I need not explain why I was reading a list of school reunions, when my eye fell on what follows: the address of a girls' school in Llandudno, and the notification that it was the "Final Old Girls' Reunion". Next April it will occur; the information tolled in my ears: why is it the last, how can anyone know? It may be that the organiser has just got tired of doing all the work: that fewer and fewer old girls are turning up, that some of them are shrill and grubby and have vodka bottles in their bags, and piercings, and toyboys in tow: or that Llandudno is just too hard to get to. But sadder explanations suggest themselves. Are there only two old girls left, and has one of them been given a bad prognosis? I can't help thinking what it would be like, two sassy old dames crumbling a final scone together, replacing in its saucer the teacup drained of Darjeeling, polishing their noses with a crumpled tissue: "Well, Blinky, old thing . . ." "Well, Nodders, old girl . . ."; brushing crumbs from their laps, laying down the final butterknife, stepping into separate taxis to go their final ways. Surely there's a short story in it. But it's not mine, is it? It's one for Jane Gardam.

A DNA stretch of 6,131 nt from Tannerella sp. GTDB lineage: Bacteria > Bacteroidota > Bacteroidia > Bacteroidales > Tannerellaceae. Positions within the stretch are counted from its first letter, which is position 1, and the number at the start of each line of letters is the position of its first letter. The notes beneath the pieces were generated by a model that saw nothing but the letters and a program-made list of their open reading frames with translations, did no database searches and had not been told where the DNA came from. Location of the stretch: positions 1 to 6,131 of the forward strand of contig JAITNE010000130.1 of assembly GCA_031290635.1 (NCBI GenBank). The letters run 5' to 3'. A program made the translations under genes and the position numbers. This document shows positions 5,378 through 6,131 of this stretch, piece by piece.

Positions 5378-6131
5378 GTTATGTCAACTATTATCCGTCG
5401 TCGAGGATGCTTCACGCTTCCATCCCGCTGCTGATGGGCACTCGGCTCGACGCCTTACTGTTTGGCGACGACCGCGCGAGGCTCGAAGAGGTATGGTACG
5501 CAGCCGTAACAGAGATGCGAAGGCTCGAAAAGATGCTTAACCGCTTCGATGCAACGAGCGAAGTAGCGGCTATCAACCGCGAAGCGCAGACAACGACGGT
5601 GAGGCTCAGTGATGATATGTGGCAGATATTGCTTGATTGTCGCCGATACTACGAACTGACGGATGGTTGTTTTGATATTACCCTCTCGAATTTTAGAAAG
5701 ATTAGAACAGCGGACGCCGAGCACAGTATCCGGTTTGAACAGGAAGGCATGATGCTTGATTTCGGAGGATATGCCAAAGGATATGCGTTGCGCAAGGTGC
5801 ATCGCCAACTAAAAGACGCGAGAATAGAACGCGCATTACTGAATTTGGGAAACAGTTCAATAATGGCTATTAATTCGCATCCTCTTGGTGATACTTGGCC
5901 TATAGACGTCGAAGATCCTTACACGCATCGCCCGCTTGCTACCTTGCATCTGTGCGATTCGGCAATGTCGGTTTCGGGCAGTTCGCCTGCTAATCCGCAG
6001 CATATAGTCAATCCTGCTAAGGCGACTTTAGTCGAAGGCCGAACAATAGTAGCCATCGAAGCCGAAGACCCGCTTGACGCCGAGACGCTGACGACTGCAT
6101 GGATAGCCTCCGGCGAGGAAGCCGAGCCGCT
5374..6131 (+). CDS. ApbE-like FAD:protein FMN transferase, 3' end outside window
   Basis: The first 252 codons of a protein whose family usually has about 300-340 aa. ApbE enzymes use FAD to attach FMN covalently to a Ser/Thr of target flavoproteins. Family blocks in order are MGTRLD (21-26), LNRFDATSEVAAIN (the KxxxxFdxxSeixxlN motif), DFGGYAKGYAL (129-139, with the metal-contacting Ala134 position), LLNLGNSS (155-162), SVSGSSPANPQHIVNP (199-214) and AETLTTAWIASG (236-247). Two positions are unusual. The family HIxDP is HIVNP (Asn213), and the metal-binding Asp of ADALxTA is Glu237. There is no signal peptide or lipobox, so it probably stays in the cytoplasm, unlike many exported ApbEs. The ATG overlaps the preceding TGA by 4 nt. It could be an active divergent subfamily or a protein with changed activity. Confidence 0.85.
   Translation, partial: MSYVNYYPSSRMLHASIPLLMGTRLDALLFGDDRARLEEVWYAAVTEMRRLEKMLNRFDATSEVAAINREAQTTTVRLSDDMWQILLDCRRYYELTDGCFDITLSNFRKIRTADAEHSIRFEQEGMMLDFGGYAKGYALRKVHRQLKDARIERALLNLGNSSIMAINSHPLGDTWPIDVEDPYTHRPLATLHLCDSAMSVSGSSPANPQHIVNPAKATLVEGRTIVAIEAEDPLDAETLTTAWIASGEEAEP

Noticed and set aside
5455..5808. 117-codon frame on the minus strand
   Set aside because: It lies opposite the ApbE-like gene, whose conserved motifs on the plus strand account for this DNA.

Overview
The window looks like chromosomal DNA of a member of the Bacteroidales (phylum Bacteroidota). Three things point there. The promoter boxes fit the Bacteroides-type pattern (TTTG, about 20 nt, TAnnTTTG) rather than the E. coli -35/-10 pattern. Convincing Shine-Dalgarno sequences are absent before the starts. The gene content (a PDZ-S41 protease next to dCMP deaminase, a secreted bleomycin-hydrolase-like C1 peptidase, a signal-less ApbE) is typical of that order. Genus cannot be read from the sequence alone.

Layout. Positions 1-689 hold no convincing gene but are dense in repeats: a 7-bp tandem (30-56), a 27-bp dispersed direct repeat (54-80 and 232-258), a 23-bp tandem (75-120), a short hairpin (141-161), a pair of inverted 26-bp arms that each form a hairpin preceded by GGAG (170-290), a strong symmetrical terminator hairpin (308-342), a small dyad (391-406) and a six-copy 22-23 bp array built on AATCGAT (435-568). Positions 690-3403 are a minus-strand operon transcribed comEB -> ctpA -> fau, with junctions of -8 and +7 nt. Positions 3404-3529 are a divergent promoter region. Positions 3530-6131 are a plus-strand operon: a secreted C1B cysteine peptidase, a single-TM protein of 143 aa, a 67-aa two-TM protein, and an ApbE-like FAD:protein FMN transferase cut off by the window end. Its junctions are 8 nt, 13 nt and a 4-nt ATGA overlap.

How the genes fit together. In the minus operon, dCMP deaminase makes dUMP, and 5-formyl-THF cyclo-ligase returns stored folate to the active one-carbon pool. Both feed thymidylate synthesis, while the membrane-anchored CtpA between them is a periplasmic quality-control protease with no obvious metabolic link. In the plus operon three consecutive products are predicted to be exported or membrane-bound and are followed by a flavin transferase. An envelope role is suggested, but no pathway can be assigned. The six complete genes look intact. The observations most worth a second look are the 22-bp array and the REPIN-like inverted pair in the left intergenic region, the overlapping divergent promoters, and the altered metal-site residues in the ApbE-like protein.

Friday, November 13, 2009
The butterknives of others
Hilary Mantel in the Guardian, via Light reading: